Ottawa said it reacted quickly in early 2020, with senior public health officials meeting with provinces and territories in January and February of that year to monitor the situation and discuss next steps. However, as the government downplayed the need for containment measures at airports and gave mixed signals about wearing and testing masks, scientists from the Public Health Agency of Canada told The Globe and Mail the last year that they regularly struggled to get urgent messages across the channel. of command.

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Meanwhile, the government has repeatedly said the risk to the Canadian public from the virus is low, based on internal assessments that were later found to be flawed. In March, the federal auditor general said the government had abused its pandemic early warning system and its risk assessments were poorly designed. Auditor General Karen Hogan called on Ottawa to adopt a more “credible and timely” approach to tracking threats.

The panel found that only a small number of countries have handled the epidemic well – and with the necessary urgency – including South Korea, New Zealand, Australia and Taiwan, each adopting measures early on. strict to contain the virus.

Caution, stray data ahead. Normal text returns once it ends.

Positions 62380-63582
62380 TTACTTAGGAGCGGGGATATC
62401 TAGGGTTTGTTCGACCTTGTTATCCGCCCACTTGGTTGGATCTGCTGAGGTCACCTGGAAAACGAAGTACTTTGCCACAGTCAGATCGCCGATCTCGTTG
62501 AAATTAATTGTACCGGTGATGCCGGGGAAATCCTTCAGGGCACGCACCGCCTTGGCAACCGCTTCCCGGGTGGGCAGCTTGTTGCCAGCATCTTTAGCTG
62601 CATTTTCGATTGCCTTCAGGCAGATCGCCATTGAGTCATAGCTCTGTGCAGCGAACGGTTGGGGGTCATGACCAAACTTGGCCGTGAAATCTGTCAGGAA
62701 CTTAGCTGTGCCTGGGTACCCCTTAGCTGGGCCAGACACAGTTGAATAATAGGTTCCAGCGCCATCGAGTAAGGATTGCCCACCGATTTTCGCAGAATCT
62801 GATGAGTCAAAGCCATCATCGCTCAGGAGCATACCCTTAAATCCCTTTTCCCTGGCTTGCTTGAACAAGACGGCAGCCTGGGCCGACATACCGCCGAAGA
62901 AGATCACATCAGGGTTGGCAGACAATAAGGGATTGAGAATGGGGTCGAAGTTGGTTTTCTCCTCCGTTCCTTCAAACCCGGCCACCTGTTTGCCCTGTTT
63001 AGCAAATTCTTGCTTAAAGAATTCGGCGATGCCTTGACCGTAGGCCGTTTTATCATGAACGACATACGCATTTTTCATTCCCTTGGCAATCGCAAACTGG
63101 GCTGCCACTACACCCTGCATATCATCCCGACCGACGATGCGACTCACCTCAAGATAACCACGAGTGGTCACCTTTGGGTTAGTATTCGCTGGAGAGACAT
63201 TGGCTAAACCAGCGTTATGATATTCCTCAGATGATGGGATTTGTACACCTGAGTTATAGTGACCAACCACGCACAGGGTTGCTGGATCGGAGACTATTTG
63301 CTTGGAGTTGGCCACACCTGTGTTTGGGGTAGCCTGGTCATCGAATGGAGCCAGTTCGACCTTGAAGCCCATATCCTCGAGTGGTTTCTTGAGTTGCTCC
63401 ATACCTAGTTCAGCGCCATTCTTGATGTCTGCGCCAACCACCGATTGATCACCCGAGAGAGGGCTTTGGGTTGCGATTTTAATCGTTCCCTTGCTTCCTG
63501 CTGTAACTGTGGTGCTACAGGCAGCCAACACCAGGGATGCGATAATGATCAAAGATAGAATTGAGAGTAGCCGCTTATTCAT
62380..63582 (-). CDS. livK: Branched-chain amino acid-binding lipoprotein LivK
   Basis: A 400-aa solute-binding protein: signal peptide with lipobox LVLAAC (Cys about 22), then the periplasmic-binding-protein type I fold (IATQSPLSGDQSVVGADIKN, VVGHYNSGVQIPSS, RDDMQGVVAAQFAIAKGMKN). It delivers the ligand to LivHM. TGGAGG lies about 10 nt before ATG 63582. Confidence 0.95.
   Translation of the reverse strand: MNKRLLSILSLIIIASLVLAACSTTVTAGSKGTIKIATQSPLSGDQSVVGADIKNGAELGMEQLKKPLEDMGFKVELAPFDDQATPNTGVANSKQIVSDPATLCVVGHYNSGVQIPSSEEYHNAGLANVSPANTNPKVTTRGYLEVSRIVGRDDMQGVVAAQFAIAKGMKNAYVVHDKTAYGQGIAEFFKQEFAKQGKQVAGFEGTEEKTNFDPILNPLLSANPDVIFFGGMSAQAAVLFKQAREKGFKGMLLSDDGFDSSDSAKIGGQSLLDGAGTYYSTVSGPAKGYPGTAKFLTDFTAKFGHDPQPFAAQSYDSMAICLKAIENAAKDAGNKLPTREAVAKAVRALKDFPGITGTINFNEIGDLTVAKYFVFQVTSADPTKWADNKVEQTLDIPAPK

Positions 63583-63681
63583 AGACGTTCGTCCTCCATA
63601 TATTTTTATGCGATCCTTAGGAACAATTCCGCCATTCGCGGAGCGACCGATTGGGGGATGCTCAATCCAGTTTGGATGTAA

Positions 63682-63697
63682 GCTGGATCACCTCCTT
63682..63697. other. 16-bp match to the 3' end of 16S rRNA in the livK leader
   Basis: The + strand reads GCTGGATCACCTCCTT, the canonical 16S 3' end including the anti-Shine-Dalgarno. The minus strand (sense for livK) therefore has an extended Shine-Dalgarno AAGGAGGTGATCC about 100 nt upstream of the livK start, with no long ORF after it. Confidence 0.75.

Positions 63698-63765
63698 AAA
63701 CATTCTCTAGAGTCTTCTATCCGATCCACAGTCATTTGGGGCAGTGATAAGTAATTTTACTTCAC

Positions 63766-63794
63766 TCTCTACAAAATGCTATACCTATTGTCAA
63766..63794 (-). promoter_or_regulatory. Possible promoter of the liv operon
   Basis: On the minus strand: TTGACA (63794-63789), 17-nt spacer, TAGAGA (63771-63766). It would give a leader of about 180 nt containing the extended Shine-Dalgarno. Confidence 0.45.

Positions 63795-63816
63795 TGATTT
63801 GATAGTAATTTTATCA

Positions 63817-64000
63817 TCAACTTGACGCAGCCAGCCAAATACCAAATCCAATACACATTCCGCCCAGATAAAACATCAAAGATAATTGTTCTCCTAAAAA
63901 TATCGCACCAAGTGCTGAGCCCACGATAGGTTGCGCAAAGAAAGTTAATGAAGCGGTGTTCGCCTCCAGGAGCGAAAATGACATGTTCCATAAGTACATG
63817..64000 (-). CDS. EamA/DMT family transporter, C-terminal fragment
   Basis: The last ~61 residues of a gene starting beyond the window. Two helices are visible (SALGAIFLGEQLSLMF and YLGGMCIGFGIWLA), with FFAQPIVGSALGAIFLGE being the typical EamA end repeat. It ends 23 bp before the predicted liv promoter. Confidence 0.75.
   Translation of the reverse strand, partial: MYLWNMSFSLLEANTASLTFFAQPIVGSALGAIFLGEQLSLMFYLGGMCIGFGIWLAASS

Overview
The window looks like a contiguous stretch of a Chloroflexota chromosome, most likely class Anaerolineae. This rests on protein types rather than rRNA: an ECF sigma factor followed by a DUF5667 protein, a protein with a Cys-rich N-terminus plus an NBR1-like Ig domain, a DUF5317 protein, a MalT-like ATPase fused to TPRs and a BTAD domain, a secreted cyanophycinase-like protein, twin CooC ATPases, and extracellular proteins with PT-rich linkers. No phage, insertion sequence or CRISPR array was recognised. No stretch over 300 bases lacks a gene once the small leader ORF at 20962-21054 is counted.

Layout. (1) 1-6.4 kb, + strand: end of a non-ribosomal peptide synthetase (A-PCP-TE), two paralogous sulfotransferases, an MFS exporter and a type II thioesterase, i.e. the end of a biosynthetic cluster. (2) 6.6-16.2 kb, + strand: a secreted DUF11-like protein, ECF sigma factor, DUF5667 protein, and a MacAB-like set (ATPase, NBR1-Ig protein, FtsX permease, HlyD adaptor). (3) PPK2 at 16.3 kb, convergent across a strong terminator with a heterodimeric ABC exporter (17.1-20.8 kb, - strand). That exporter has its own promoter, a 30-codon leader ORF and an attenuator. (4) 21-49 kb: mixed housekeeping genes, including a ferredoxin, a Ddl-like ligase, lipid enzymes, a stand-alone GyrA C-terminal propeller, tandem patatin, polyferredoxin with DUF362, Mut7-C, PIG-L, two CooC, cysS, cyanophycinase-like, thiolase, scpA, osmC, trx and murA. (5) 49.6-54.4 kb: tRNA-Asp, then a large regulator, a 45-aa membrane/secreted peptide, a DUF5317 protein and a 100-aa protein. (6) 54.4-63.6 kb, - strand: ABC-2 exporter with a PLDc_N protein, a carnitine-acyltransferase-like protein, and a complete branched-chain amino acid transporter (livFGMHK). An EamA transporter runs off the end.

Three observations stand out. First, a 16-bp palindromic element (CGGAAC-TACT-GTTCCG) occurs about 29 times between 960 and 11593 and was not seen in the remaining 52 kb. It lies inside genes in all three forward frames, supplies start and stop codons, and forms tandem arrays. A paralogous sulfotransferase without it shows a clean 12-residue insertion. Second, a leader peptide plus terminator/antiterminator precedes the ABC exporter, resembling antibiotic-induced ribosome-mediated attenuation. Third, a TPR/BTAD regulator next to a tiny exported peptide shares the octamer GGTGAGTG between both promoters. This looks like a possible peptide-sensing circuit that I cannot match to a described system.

Dr Liu said she sees Canada’s testing strategy as one of its biggest flaws because it hasn’t sparked an aggressive containment effort. “Once you have a few cases, and you’re not able to suppress community transmission, you’re in trouble,” she said.

Additionally, Canada was among the countries that did not prioritize COVID-19 adequately early enough in the outbreak.

These findings are now the foundation for an attempt to reshape the way the world responds to future pandemic threats. COVID-19 has shown that, on their own, governments are inevitably distracted by the most pressing issues of the day, not those that have yet to explode into crisis – although the impact of the issue could be catastrophic.

A statement is proposed to the World Health Organization that would require countries to elevate severe outbreaks “to the highest level of political leadership” from the onset of the problem, forcing heads of state to address the issue as an urgent priority , rather than leaving to deal with departments or ministers.